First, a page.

Mechanically induced intracellular calcium waves in osteoblasts demonstrate calcium fingerprints in bone cell mechanotransduction
An early response to mechanical stimulation of bone cells in vitro is an increase in intracellular calcium concentration ([Ca 2+] i). This study analyzed the [Ca 2+]i wave area, magnitude, duration, rise time, fall time, and time to onset in individual osteoblasts for two identical bouts of mechanical stimulation separated by a 30-min rest period. The area under the [Ca 2+]i wave increased in the second loading bout compared to the first. This suggests that rest periods may potentiate mechanically induced intracellular calcium signals. Furthermore, many of the [Ca 2+]i wave parameters were strongly, positively correlated between the two bouts of mechanical stimulation. For example, in individual primary osteoblasts, if a cell had a large [Ca 2+]i wave area in the first bout it was likely to have a large [Ca 2+]i wave area in the second bout (r 2 = 0.933). These findings support the idea that individual bone cells have "calcium fingerprints" (i.e., a unique [Ca 2+]i wave profile that is reproducible for repeated exposure to a given stimulus). © 2006 Springer-Verlag.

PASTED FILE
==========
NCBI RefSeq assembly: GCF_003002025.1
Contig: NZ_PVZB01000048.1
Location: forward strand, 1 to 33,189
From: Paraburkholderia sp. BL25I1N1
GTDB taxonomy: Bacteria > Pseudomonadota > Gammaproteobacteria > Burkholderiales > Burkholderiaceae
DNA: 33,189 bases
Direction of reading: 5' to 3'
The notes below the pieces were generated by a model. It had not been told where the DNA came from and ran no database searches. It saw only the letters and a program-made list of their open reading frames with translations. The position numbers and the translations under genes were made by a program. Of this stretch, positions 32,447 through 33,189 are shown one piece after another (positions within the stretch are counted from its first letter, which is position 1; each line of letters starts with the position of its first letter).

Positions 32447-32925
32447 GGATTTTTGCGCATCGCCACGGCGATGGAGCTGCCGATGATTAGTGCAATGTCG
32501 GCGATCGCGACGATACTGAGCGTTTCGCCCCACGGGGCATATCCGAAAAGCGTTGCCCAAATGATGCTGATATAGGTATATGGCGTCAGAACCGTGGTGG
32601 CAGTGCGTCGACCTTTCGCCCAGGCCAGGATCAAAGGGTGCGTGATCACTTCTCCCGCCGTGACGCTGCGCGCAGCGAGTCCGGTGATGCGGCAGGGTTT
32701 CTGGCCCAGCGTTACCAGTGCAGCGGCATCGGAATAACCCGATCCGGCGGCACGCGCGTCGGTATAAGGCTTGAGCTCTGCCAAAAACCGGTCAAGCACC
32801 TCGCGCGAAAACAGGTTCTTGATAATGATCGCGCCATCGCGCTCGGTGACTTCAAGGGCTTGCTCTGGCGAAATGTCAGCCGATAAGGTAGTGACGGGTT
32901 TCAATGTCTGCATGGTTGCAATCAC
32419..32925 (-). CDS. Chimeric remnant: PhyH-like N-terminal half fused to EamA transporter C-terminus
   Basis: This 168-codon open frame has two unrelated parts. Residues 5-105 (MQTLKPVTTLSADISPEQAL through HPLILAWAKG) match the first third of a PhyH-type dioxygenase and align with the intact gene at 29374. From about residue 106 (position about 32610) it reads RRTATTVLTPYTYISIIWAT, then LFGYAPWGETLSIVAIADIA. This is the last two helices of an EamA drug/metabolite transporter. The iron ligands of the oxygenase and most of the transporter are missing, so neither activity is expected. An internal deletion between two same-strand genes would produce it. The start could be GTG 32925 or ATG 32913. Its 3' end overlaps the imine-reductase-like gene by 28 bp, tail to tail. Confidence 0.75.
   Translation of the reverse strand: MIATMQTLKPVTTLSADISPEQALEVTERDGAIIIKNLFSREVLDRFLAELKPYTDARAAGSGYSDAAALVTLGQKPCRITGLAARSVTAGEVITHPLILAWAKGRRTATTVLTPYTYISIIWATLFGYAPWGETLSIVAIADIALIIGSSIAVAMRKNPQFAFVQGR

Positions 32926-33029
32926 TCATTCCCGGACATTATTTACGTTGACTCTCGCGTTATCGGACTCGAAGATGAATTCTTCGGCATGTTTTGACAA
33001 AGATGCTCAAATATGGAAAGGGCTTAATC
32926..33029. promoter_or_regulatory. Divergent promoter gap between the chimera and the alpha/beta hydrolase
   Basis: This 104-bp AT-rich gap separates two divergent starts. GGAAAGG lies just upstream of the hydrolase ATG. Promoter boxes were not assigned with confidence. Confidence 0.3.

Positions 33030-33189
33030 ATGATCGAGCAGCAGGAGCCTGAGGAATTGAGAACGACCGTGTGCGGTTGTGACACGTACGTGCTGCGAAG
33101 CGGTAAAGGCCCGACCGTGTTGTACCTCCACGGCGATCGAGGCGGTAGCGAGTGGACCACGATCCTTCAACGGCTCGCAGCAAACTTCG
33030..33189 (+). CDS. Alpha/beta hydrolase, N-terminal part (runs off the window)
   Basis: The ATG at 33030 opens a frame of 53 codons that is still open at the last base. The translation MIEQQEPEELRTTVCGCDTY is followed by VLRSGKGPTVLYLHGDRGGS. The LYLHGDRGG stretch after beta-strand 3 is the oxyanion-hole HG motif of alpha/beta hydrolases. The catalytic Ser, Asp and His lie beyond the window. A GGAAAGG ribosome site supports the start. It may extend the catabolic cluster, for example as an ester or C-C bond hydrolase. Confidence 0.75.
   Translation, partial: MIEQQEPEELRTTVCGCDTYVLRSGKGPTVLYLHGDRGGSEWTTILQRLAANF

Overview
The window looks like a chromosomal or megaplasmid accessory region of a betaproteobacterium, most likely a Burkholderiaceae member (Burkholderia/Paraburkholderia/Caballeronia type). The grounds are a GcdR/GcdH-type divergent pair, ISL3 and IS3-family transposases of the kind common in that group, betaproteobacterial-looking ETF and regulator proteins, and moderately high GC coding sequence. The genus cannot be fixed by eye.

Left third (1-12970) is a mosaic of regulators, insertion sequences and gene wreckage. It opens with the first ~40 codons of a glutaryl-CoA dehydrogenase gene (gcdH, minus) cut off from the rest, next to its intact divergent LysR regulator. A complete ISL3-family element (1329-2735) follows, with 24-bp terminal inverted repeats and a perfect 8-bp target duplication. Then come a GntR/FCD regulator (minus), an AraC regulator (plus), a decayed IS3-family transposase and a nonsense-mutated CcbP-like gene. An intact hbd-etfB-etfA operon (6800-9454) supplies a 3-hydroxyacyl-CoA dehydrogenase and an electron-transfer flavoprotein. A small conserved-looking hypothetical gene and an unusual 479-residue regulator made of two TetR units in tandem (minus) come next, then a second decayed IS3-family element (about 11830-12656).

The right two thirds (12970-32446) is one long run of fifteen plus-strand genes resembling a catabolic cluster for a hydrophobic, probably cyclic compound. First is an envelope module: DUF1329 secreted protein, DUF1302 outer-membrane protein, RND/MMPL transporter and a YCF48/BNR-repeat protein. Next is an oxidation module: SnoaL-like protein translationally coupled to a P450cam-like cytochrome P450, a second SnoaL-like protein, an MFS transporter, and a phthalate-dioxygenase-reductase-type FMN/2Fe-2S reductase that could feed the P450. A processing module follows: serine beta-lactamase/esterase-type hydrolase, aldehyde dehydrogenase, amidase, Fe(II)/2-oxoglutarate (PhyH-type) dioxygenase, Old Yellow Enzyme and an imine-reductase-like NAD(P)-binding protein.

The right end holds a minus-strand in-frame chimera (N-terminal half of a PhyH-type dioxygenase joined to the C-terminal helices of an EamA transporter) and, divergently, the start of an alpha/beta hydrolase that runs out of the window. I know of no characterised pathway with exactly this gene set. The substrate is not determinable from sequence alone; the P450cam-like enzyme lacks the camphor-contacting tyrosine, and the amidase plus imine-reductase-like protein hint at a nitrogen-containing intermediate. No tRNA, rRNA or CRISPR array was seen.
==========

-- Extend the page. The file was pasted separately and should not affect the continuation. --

Biomechanics and Modeling in Mechanobiology
Mechanically induced intracellular calcium waves in osteoblasts demonstrate calcium fingerprints in bone cell mechanotransduction.
Biomechanics and Modeling in Mechanobiology,
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